Featured Research

from universities, journals, and other organizations

Toward A Fast, Life-saving Test For Identifying The Purity Of Heroin

Date:
September 27, 2008
Source:
American Chemical Society
Summary:
Scientists are reporting an advance toward a new method for determining the purity of heroin that could save lives by allowing investigators to quickly identify impure and more toxic forms of the drug being sold on the street. Unlike conventional tests, it does not destroy the original drug sample, according to their report.

A sample of black tar heroin.
Credit: US Drug Enforcement Agency

Scientists in Spain are reporting an advance toward a new method for determining the purity of heroin that could save lives by allowing investigators to quickly identify impure and more toxic forms of the drug being sold on the street. Unlike conventional tests, it does not destroy the original drug sample, according to their report.

Related Articles


In the new study, Salvador Garrigues and colleagues point out that the purity of heroin can vary widely, since pushers often mix it with chalk, flour, or other "cutting agents." Because heroin users do not know the exact purity of the drug, they are more at risk for overdose and even death.

Conventional tests for determining the purity of street heroin involve destructive and time-consuming sample preparation, the scientists say.

They studied 31 illicit drug samples from Spain that contained six to 34 percent heroin. The scientists tested the samples using the new analytical method, called Diffuse Reflectance Near-Infrared Spectroscopy (DR-NIR). It involves shooting a beam of infrared light into a sample to determine its chemical composition based on the wavelength of light emitted. The method quickly and accurately determined the chemical content of the samples without any prior sample preparation, the scientists say.


Story Source:

The above story is based on materials provided by American Chemical Society. Note: Materials may be edited for content and length.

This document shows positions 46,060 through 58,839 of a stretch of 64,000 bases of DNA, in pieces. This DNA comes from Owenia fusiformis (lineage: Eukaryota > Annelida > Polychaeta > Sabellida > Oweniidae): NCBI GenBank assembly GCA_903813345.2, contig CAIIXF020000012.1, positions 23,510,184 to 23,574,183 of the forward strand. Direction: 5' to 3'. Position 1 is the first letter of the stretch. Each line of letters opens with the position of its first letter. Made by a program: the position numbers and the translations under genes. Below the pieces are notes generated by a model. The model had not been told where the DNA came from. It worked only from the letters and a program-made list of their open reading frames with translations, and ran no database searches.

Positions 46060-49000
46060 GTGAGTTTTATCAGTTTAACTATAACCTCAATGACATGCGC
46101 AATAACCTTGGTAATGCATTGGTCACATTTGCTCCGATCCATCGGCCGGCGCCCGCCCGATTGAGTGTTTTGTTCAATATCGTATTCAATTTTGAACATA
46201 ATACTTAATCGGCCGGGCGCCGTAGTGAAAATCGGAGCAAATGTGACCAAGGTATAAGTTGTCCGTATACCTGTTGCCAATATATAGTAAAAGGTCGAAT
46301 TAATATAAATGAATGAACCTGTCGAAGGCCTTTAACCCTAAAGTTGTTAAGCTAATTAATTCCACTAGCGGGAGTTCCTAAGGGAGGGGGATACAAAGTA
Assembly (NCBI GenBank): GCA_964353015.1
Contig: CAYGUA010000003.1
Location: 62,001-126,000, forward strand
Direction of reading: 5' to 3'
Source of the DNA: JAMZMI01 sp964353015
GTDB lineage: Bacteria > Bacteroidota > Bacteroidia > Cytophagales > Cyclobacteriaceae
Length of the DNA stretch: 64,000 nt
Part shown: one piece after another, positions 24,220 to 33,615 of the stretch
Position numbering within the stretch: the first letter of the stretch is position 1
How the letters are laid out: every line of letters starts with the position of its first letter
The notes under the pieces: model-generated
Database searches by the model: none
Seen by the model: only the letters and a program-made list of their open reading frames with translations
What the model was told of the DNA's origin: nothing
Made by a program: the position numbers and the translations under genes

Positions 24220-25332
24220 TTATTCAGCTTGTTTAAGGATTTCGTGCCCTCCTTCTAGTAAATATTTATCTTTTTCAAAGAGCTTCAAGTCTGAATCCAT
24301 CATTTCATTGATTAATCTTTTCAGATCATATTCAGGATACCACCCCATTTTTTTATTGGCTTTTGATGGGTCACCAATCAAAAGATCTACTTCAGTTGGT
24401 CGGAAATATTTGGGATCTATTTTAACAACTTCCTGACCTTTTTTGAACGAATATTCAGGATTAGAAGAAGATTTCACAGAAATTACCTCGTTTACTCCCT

Journal Reference:

  1. Moros et al. Nondestructive Direct Determination of Heroin in Seized Illicit Street Drugs by Diffuse Reflectance near-Infrared Spectroscopy. Analytical Chemistry, Oct. 1, 2008; DOI: 10.1021/ac800781c

Cite This Page:

American Chemical Society. "Toward A Fast, Life-saving Test For Identifying The Purity Of Heroin." ScienceDaily. ScienceDaily, 27 September 2008. <www.sciencedaily.com/releases/2008/09/080922105021.htm>.
American Chemical Society. (2008, September 27). Toward A Fast, Life-saving Test For Identifying The Purity Of Heroin. ScienceDaily. Retrieved October 23, 2014 from www.sciencedaily.com/releases/2008/09/080922105021.htm
American Chemical Society. "Toward A Fast, Life-saving Test For Identifying The Purity Of Heroin." ScienceDaily. www.sciencedaily.com/releases/2008/09/080922105021.htm (accessed October 23, 2014).

Share This



More Health & Medicine News

Thursday, October 23, 2014

Featured Research

from universities, journals, and other organizations


Featured Videos

from AP, Reuters, AFP, and other news services

Ebola Fears Keep Guinea Hospitals Empty

Ebola Fears Keep Guinea Hospitals Empty

AP (Oct. 23, 2014) Fears of Ebola are keeping doctors and patients alike away from hospitals in the West African nation of Guinea. (Oct. 23) Video provided by AP
Powered by NewsLook.com
Orthodontist Mom Jennifer Salzer on the Best Time for Braces

Orthodontist Mom Jennifer Salzer on the Best Time for Braces

Working Mother (Oct. 22, 2014) Is your child ready? Video provided by Working Mother
Powered by NewsLook.com
U.S. Issues Ebola Travel Restrictions, Are Visa Bans Next?

U.S. Issues Ebola Travel Restrictions, Are Visa Bans Next?

Newsy (Oct. 22, 2014) Now that the U.S. is restricting travel from West Africa, some are dropping questions about a travel ban and instead asking about visa bans. Video provided by Newsy
Powered by NewsLook.com
More People Diagnosed With TB In 2013, But There's Good News

More People Diagnosed With TB In 2013, But There's Good News

Newsy (Oct. 22, 2014) The World Health Organizations says TB numbers rose in 2013, but it's partly due to better detection and more survivors. Video provided by Newsy
Powered by NewsLook.com

Search ScienceDaily

Number of stories in archives: 140,361

Find with keyword(s):
Enter a keyword or phrase to search ScienceDaily for related topics and research stories.

Save/Print:
Share:

Breaking News:

Strange & Offbeat Stories


Health & Medicine

Mind & Brain

Living & Well

In Other News

... from NewsDaily.com

Science News

Health News

Environment News

Technology News



Save/Print:
Share:

Free Subscriptions


Get the latest science news with ScienceDaily's free email newsletters, updated daily and weekly. Or view hourly updated newsfeeds in your RSS reader:

Get Social & Mobile


Keep up to date with the latest news from ScienceDaily via social networks and mobile apps:

Have Feedback?


Tell us what you think of ScienceDaily -- we welcome both positive and negative comments. Have any problems using the site? Questions?
Mobile: iPhone Android Web
Follow: Facebook Twitter Google+
Subscribe: RSS Feeds Email Newsletters
Latest Headlines Health & Medicine Mind & Brain Space & Time Matter & Energy Computers & Math Plants & Animals Earth & Climate Fossils & Ruins